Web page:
4. Foster camaraderie

Competition is the enemy of creativity, so it’s critical to create an open, collaborative energy within the group from early on so people feel free to act authentically. I’ve found that a simple way to unify the group is to regularly remind them of our shared purpose. Whether it’s day one or day five of a workshop, revisiting this north star helps the group feel like they’re working together versus against each other. I have a lot of other practical tips for making people feel more comfortable during group collaboration, and a guide for mitigating defensive thinking (which is a truly sinister barrier to camaraderie). All of these elements are important to group success and can be added to any workshop.

5. Anonymous idea sharing and voting

I talk about this one a lot because it’s such an easy and powerful way to manage fears around judgment and criticism. People feel more inclined to behave truthfully and openly when they know their name won’t be tied to their actions, and their creativity won’t be tied to their worth. That’s why I love these two methods (and neutralizing politics in general).

  • Anonymous Idea Sharing: Whether you’re generating ideas, creating sketches or writing problem statements, have people submit their ideas directly to the facilitator. This can be done via a chat feature in Miro or Mural. If you’re in person, just make sure everyone is writing on the same paper with the same writing utensils before handing in their work to you. When you share the ideas anonymously with the group it immediately takes away the performance anxiety and power dynamics associated with team evaluation of individual ideas.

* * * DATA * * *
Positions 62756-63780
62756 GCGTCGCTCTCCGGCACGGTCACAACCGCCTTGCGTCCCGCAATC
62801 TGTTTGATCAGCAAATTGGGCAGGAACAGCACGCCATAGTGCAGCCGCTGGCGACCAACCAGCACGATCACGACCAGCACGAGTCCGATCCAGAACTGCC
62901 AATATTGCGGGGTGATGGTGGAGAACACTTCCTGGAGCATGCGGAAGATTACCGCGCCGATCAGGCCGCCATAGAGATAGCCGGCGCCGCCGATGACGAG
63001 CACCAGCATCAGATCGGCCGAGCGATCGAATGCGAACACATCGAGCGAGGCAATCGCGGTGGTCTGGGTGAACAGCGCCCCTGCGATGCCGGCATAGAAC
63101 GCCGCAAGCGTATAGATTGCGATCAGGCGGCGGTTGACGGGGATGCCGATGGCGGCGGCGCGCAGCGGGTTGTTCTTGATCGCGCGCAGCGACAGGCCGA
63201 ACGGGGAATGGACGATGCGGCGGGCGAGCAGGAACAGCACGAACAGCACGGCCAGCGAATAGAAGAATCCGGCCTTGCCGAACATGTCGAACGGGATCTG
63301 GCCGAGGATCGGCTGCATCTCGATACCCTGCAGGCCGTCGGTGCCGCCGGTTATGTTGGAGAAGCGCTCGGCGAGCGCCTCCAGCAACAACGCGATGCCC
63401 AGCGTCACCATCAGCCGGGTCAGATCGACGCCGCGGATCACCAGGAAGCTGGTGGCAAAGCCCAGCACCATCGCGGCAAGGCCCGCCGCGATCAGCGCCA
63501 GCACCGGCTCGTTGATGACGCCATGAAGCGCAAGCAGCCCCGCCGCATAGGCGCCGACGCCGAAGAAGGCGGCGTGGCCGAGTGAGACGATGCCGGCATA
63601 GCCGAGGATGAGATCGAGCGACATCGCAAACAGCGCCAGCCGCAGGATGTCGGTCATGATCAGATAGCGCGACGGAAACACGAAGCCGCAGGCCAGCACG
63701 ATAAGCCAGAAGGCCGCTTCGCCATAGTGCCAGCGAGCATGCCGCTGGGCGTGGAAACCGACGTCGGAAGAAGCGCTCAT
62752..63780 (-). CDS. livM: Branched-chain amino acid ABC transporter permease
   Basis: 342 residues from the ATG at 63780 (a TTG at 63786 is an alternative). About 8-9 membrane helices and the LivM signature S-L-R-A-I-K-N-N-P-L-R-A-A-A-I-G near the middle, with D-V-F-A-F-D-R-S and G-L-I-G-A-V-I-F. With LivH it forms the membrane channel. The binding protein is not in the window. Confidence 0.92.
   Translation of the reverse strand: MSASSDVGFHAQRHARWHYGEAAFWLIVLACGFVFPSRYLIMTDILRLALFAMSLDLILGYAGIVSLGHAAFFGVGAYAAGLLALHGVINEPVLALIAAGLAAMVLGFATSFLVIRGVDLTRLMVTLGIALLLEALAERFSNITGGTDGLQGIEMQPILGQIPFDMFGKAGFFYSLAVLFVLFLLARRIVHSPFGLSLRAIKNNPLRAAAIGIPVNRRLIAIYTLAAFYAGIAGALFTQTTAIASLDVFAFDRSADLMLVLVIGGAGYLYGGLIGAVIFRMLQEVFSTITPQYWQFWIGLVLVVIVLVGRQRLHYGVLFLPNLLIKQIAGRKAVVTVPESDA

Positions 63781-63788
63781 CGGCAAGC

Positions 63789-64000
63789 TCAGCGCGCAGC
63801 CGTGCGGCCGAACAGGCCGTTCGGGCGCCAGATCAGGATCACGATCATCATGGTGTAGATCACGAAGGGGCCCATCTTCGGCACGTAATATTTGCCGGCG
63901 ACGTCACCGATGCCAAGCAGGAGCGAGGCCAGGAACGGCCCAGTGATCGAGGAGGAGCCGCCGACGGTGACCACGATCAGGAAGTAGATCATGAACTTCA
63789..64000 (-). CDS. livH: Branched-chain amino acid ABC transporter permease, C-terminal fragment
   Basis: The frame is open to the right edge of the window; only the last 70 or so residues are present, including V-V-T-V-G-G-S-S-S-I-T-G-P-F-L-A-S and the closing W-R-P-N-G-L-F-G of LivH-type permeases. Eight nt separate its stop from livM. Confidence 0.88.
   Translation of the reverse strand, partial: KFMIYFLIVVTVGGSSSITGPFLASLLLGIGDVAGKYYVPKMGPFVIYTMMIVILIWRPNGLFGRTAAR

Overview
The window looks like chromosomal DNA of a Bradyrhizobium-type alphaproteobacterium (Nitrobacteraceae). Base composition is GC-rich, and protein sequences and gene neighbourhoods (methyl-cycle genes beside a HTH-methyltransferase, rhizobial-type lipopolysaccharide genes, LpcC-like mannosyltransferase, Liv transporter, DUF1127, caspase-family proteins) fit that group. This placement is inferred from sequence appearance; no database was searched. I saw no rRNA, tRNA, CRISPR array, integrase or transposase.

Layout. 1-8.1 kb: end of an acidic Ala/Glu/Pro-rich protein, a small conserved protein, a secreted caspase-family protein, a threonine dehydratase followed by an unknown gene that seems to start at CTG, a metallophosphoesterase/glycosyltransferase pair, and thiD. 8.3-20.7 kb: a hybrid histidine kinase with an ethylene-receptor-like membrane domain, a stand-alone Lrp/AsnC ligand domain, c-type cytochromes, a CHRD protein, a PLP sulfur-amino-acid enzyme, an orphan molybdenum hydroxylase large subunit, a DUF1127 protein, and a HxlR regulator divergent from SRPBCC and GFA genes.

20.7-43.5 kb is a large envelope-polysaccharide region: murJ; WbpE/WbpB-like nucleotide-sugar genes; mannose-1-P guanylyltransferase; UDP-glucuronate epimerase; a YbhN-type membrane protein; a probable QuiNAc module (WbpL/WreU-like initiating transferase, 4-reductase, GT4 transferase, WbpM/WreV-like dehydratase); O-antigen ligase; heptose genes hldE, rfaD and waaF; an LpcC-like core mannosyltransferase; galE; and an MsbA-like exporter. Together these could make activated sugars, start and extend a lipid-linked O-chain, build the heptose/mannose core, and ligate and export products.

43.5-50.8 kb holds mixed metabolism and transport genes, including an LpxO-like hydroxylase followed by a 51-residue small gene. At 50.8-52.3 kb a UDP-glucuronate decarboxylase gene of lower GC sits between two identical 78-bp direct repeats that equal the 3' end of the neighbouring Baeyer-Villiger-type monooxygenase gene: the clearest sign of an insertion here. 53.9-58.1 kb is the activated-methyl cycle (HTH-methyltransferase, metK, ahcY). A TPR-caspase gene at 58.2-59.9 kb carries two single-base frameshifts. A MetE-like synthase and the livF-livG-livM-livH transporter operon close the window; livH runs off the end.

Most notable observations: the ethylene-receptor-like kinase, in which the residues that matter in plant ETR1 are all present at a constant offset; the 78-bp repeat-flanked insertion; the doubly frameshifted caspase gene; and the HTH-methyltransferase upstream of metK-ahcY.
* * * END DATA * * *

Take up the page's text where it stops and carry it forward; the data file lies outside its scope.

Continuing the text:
• Anonymous Voting: Similar to the above, anonymous voting helps people identify their favorite ideas without feeling pressure to defend their decision in front of the group, or feel openly criticized if nobody votes for their ideas. The two primary methods I use are Dot Voting and Number Voting. In Dot Voting, each person receives 2–3 dots to “spend” on the ideas they want to move forward with or focus on. I always give the group a few moments to mentally select their favorites before commencing the vote. Number Voting is similar, but involves numbering each of the core ideas up for selection, then asking team members to cast votes for their top 2–3 by writing the numbers on sticky notes and handing/sending the ballots directly to me. I then count votes and share rankings more broadly.

Thanks to how we’ve been socialized, our inner creativity critic is the root cause of so much hesitation around idea sharing and collaboration. This is a huge barrier to success, but when we use the right methods and create the conditions to help people access their creativity, we open up a whole world of possibilities, solutions and killer ideas.

What do you think of these methods? Comment below, and feel free to clap me some love if you thought this article was helpful.